• Regularly review and update the framework: Regularly review and update the governance framework to keep it relevant and effective, adapting to changing business needs and regulatory requirements.
    • Action steps Set up a recurring review process to assess the effectiveness of governance policies. Incorporate changes based on new regulations and business goals.
    • Steps to success Regular updates keep governance practices relevant and adaptive, ensuring ongoing alignment with evolving business needs.
    • Example Annual review: Conduct an annual review of governance policies to incorporate new regulations and business goals into the Microsoft 365 framework.

In the fast-paced landscape of modern business, information governance has emerged as a pivotal force for ensuring data security, compliance, and seamless collaboration. As I've explored in this comprehensive guide, the path to achieving mastery in Microsoft 365 governance is well-defined. By embracing the guidance and recommendations shared here, organizations can forge a new standard of excellence in information management.

As consultants and IT professionals, you wield the tools to shape the digital future of your organization. With each action step and example outlined, you're empowered to create a solid foundation that not only aligns data practices with business objectives but also safeguards against regulatory pitfalls. You're not just managing data; you're architecting trust, resilience, and innovation.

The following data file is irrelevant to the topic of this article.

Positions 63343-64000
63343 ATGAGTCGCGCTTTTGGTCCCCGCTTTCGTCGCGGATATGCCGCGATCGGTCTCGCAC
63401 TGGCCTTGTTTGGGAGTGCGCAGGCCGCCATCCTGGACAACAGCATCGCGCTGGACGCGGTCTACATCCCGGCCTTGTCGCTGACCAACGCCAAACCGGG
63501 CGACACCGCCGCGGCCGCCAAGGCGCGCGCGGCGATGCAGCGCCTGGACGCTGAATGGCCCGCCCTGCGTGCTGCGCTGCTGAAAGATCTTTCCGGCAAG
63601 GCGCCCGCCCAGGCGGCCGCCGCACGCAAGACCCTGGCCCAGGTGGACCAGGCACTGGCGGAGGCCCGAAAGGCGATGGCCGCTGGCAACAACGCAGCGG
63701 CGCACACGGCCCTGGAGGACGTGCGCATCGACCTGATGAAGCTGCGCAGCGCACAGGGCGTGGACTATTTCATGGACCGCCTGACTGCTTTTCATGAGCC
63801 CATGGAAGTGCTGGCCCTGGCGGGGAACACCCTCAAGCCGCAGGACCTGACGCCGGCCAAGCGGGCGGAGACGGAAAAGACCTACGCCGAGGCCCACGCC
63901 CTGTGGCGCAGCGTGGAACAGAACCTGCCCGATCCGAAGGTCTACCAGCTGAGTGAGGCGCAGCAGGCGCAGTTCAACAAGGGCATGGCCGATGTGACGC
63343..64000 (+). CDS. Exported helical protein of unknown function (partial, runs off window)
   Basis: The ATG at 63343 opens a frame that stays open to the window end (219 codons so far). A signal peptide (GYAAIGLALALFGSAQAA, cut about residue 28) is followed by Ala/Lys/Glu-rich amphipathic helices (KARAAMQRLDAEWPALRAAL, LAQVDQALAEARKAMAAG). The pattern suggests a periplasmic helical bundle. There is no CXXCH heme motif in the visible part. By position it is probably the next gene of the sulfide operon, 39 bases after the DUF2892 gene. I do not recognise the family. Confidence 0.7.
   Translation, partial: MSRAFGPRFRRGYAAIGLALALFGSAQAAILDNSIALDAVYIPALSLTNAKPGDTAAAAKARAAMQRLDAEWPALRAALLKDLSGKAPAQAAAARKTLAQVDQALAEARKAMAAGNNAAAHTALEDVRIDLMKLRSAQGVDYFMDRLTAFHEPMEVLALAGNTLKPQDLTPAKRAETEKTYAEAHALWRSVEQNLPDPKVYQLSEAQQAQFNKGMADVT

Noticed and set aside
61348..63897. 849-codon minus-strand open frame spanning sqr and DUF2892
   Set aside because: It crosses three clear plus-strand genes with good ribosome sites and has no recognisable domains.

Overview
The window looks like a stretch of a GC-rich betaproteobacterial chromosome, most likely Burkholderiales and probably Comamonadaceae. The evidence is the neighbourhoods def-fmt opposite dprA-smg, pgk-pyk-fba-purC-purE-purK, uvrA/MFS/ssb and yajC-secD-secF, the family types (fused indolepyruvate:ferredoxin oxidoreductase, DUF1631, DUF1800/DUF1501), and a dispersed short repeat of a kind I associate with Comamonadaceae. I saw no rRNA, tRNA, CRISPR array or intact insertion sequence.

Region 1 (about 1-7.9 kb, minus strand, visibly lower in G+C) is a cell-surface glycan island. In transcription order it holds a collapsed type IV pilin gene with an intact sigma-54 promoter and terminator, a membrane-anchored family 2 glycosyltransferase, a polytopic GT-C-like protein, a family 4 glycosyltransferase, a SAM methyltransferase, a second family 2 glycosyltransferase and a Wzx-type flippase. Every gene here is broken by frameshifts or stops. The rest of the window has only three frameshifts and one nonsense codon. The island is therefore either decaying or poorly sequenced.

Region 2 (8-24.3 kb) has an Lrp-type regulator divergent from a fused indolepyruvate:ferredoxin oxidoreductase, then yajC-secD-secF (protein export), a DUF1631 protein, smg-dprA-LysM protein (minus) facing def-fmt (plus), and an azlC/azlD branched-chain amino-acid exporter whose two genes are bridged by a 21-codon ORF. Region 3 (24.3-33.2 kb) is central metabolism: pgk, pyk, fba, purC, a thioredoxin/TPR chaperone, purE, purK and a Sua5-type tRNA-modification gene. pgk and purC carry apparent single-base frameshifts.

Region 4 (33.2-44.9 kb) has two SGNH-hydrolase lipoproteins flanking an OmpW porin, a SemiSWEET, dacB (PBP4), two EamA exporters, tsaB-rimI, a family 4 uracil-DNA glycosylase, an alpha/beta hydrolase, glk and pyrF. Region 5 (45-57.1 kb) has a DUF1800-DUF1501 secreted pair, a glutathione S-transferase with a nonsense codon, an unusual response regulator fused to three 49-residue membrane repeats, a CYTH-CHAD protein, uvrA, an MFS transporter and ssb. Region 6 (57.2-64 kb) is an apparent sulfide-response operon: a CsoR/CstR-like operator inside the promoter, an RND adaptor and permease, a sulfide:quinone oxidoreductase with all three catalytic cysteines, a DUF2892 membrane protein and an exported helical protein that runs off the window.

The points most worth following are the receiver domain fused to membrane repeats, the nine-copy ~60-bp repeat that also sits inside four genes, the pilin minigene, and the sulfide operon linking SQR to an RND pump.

Your journey to taking control of Microsoft 365 governance is one of transformation – from navigating complexities to orchestrating streamlined processes. This is your opportunity to foster a culture of proactive compliance, to empower teams with tools that enhance productivity, and to elevate your organization's competitive edge.

So, embrace these insights, take decisive actions, and champion the cause of effective governance. As you navigate the realms of data classification, automation, training, and strategic alignment, remember that your expertise is reshaping the digital narrative. In doing so, you're not only safeguarding the integrity of data – you're laying the groundwork for a future where every digital endeavor is underpinned by security, compliance, and a shared vision of success.

Christian Buckley

Christian Buckley

Christian is a Microsoft Regional Director (RD) and Most Valuable Professional (MVP), an award-winning product marketer, technology evangelist and host of the #CollabTalk podcast and monthly tweetjam series. Christian's 30-year tech career has included Chief Marketing Officer and Chief Evangelist for several leading SharePoint ISVs, and he was part of the Microsoft team that launched the hosted SharePoint platform in Office 365. He has worked with some of the world’s largest technology companies to build and deploy social, collaboration, and supply chain solutions, and he sold his first software startup to Rational Software in 2001. A co-author of books on both SharePoint and software configuration management (SCM), Christian is one of the most widely published names within the Microsoft ecosystem.